Back to the Catskill Mountain less and less people used railroad and stagecoach for transportation, the hotel lost their clientele. There is no hotel remaining today, just the site it was on and the stunning views. Part of me wishes I had painted the grassy field with trees in with the view. Very interesting and in line with Cole's series "Course of Empire" that the pristine landscape was there at the beginning, man built on it and tried to utilize it for our own goals, but it's gone back to nature in the end.

The best I can do to show you reproductions of Church and Cole's work with no cell service.
The Hudson was a bright silver color (similar to Maya Lin's modern art sculpture at Olana..shape of the entire River cast in silver).
Wide, sweeping view of the Hudson. On clear days you can see multiple STATES from this overlook.
The oldest rock carving I could find.
Excuse the bent paper...5x7 of the very distant view of the Hudson from the overlook.

My next stop was Sunset Rock, which was a longer hike than I thought. The second half of the day I saw the different groups of people I'd seen yesterday at Kaaterskill Falls...small world up here. All were very nice, and I got some hot tips from a man with his son and another dad and his sons (I think) on Mohonk Lake, where I'm going on Monday. We had a great talk about the Catskills area and Maine too. On my way down later I met two couples from New York who again were so super nice and I chatted with them for a while. It is really life affirming to meet people who are so immediately kind and friendly, and interested in the work I'm doing.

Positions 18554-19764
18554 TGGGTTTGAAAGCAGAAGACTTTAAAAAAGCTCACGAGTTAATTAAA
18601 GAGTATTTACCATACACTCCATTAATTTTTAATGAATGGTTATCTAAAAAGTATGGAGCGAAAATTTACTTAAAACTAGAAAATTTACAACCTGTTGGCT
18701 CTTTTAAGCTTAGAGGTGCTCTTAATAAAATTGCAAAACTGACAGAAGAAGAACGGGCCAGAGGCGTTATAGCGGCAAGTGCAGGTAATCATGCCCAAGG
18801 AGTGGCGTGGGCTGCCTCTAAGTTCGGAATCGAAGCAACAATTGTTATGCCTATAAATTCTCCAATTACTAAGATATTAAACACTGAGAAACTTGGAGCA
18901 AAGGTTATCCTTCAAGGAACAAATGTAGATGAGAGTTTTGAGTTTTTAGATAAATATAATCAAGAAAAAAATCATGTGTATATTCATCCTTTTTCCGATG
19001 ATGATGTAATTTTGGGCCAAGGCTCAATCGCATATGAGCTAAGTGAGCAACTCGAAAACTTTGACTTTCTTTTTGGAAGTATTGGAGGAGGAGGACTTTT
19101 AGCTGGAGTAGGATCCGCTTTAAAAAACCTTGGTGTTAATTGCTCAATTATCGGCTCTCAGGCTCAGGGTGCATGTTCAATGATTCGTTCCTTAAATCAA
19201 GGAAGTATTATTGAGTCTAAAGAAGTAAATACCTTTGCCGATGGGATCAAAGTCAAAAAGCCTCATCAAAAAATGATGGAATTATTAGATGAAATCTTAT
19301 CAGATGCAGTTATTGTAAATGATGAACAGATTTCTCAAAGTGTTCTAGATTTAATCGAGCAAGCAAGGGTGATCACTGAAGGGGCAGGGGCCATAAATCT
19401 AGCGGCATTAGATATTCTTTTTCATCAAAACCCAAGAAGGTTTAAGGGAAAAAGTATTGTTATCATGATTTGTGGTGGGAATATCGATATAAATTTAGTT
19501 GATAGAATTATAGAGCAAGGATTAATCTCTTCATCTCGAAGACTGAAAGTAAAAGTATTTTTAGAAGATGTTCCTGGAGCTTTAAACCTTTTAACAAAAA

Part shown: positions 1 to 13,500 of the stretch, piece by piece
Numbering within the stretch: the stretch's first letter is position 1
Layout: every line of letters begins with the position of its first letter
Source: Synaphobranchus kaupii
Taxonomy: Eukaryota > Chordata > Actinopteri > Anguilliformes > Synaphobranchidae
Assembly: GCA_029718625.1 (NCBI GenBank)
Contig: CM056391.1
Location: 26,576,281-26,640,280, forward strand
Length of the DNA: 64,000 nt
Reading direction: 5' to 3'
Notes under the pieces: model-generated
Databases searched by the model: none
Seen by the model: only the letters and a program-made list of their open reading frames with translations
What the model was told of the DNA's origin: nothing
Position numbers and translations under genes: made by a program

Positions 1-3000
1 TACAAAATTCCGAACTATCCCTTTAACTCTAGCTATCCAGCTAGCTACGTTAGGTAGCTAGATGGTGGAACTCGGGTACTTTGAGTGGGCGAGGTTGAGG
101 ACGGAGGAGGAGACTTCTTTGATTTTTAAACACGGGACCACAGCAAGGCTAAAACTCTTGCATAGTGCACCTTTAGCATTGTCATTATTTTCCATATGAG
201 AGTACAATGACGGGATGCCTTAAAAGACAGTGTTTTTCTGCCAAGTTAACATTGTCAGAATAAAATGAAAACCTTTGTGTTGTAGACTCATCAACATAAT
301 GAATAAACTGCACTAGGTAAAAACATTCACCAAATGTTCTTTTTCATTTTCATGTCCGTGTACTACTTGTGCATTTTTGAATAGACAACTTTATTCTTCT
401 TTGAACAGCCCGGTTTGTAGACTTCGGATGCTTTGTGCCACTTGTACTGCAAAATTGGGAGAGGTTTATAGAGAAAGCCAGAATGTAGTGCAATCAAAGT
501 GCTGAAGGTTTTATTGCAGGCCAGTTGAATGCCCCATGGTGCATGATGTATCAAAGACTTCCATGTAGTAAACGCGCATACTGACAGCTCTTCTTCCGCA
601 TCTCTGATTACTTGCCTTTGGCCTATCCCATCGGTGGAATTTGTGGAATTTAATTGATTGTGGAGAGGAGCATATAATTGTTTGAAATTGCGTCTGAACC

Anyway, I hiked up to Sunset Rock and stopped at Artists Rock along the way.

Steep hike.
OMG! It's an artist on Artist's Rock!!!
A sweeping view of the Hudson similar to this morning's view.

Rain had been predicted for around 6:00om so at 3:00ish when I got to Sunset Rock I knew I was racing against the rain. The fog made a very cool affect around the mountains, washing out certain parts so they were totally white, making an interesting contrast with the largest mountain. I started painting and at some point realized that I was getting "misted" on. And that the mountain I had been painting was now fully engulfed in a cloud. And soon I would be engulfed in that same cloud. So I painted furiously with a huge bristle brush to try to get some of the values and colors down, cursing AccuWeather for giving me such false information!

I frantically packed up my bag when I could no longer deny that I was getting wet. Here I throw a HUGE thanks to my wise and beloved Dan for getting me a rain cover for my backpack before I left on the trip. I suited up in my rain gear and took one last look before I left and I could literally see NOTHING. Where minutes before had been an entire landscape, I saw a wall of white. Coming down, I saw the same white sheet at Artist's Rock. It didn't really rain until I got to my car, but now at midnight writing this it is pouring and storming. Sending prayers to the weather gods that I have a clear day tomorrow to finish two paintings that I started earlier this week.......

My fog gear.
View from Sunset Rock.
Fog behind the mountain.
The view when I finished painting.
More work to be done, thank you Mother Nature.
Aaaand this is what I saw when I left Sunset Rock.
Aaaaand when I went down to Artist's Rock...!




  1. You were being swallowed by a giant marshmallow! Ha!

  2. You're an inspiration! Your art.. and your food. I made grilled cheese with ham and apples tonight.. MM delicious! :) Keep doing what you're doing, your work is absolutely stunning! :)

  3. Great to see a young artist inspired by this school of art - I'm a Barbizon school lover and these artists are close in spirit! I went to Miami of Ohio - you're lucky to be there (Cinci)- best, Chris